Enjoy an Inspiring Book this Summer
Summertime is here - a time of year where the sun is shining, the days are longer and it can sometimes be a struggle to keep your team focused. If you're looking for ways to uplift your team and encourage them to go the extra mile, try sharing one of our many inspiring books. In this excerpt from our new book, 212 Degrees, Sam Parker and Mac Anderson, the founder of Successories, puts a new perspective on pushing yourself - and others - to success.
At 211 degrees, water is hot. At 212 degrees, it boils. And with boiling water comes steam. And steam can power a locomotive.
Raising the temperature of water by one extra degree means the difference between something that is simply very hot and something that generates enough force to power a machine - a beautiful, uncomplicated metaphor that ideally should feed our every endeavor - consistently pushing us to make the extra effort in every task we undertake. 212 degrees serves as a forceful drill sergeant with its motivating and focused message while adhering to a scientific law - a natural law. It reminds us that seemingly small things can make tremendous differences. So simple is the analogy that you can stop reading right now, walk away with the opening thought firmly planted in your mind, and benefit from it for the rest of your life.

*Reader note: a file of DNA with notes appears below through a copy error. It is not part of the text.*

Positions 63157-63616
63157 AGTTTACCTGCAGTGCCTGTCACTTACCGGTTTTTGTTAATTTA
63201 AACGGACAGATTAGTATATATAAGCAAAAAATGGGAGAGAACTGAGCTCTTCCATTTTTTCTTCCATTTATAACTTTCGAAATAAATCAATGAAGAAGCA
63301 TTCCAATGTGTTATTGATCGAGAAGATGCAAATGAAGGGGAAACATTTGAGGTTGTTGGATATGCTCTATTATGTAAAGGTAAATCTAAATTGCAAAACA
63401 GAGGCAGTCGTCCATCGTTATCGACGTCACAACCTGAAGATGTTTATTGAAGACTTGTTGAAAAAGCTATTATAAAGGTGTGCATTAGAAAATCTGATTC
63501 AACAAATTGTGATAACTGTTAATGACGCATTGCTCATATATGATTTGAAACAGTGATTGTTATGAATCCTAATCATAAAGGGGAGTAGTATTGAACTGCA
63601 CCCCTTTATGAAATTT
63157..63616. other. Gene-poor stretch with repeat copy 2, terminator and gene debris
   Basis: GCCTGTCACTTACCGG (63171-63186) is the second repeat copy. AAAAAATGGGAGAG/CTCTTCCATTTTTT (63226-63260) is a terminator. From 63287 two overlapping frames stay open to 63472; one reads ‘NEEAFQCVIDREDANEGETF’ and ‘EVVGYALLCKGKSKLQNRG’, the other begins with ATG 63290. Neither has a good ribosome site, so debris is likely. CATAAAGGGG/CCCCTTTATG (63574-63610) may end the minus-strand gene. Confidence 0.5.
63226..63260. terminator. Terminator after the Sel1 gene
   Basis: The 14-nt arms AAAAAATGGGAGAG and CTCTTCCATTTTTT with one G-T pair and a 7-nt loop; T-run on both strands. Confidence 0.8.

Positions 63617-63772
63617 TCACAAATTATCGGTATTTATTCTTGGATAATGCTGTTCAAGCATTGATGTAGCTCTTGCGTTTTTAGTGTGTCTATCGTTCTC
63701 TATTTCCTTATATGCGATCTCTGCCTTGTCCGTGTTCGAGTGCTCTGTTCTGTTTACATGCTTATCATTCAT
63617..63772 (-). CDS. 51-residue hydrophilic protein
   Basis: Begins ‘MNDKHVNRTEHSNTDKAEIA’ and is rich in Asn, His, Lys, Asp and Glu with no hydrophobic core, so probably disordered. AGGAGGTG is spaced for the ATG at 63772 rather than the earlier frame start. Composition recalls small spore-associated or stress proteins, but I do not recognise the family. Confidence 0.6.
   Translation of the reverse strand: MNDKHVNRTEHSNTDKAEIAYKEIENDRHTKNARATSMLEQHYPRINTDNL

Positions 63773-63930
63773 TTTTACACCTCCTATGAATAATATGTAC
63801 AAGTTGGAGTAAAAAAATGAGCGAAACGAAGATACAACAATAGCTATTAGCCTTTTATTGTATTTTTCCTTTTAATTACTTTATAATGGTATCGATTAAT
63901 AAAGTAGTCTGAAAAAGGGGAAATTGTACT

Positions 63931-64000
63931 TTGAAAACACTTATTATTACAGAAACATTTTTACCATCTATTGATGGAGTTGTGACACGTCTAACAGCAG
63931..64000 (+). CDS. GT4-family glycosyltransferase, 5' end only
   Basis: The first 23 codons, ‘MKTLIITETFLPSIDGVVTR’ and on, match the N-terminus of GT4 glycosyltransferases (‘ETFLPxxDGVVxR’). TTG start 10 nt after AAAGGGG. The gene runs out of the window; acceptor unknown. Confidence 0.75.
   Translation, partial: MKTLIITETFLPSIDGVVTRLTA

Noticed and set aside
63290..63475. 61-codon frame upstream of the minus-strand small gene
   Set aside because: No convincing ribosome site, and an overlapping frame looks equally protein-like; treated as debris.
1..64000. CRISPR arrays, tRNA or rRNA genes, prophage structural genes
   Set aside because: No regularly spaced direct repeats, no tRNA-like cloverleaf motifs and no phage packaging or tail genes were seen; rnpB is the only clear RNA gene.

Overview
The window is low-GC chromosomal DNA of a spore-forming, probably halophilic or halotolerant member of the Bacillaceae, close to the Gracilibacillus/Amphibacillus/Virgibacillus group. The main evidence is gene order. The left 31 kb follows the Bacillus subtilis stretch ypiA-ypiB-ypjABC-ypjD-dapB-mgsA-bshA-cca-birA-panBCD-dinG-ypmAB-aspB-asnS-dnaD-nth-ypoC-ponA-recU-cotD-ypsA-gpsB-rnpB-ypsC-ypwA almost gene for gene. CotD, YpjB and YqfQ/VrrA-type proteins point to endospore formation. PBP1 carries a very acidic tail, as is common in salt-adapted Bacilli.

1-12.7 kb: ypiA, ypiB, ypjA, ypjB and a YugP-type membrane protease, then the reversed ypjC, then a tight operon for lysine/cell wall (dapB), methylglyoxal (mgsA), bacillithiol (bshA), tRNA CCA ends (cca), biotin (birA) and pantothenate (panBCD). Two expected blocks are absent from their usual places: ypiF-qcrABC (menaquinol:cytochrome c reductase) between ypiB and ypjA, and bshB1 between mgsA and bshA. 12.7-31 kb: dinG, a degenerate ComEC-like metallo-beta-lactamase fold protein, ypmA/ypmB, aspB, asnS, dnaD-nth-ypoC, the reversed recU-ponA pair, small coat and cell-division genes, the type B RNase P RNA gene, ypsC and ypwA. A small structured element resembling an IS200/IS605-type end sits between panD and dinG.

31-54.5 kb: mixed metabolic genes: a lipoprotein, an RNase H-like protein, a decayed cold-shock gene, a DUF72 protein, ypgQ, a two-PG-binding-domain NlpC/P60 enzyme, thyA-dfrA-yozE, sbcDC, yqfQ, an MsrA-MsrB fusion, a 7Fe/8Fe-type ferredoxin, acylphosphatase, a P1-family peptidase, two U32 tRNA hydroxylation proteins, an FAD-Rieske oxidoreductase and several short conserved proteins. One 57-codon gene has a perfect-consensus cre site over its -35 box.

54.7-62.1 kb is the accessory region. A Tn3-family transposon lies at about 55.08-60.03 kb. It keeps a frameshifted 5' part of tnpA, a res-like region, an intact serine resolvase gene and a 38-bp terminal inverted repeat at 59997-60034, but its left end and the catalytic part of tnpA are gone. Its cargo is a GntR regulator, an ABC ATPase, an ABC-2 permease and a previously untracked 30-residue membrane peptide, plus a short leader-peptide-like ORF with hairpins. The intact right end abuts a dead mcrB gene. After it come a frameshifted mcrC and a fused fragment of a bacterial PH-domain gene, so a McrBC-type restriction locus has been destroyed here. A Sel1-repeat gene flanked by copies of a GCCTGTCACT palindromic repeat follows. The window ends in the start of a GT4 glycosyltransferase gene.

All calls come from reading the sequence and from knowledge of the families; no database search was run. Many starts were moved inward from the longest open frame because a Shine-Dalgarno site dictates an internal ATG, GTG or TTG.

You now have a target for everything that you do…212 degrees. You may not always be able to turn up the heat and hit the boiling point, but that doesn't mean you shouldn't make the attempt. It's what you'd advise others to do and it's what we should teach our children.
It's your life. You are responsible for your results. It's time to turn up the heat.
From this day forward, commit to operating at 212 degrees in everything you do. Etch it into your thinking - into your being. Apply it to your actions. It guarantees to increase your results positively and, in so many cases, increase your results exponentially.
"Many of life's failures are men who did not realize how close they were to success when they gave up."
Thomas Edison, American Inventor, 1847-1931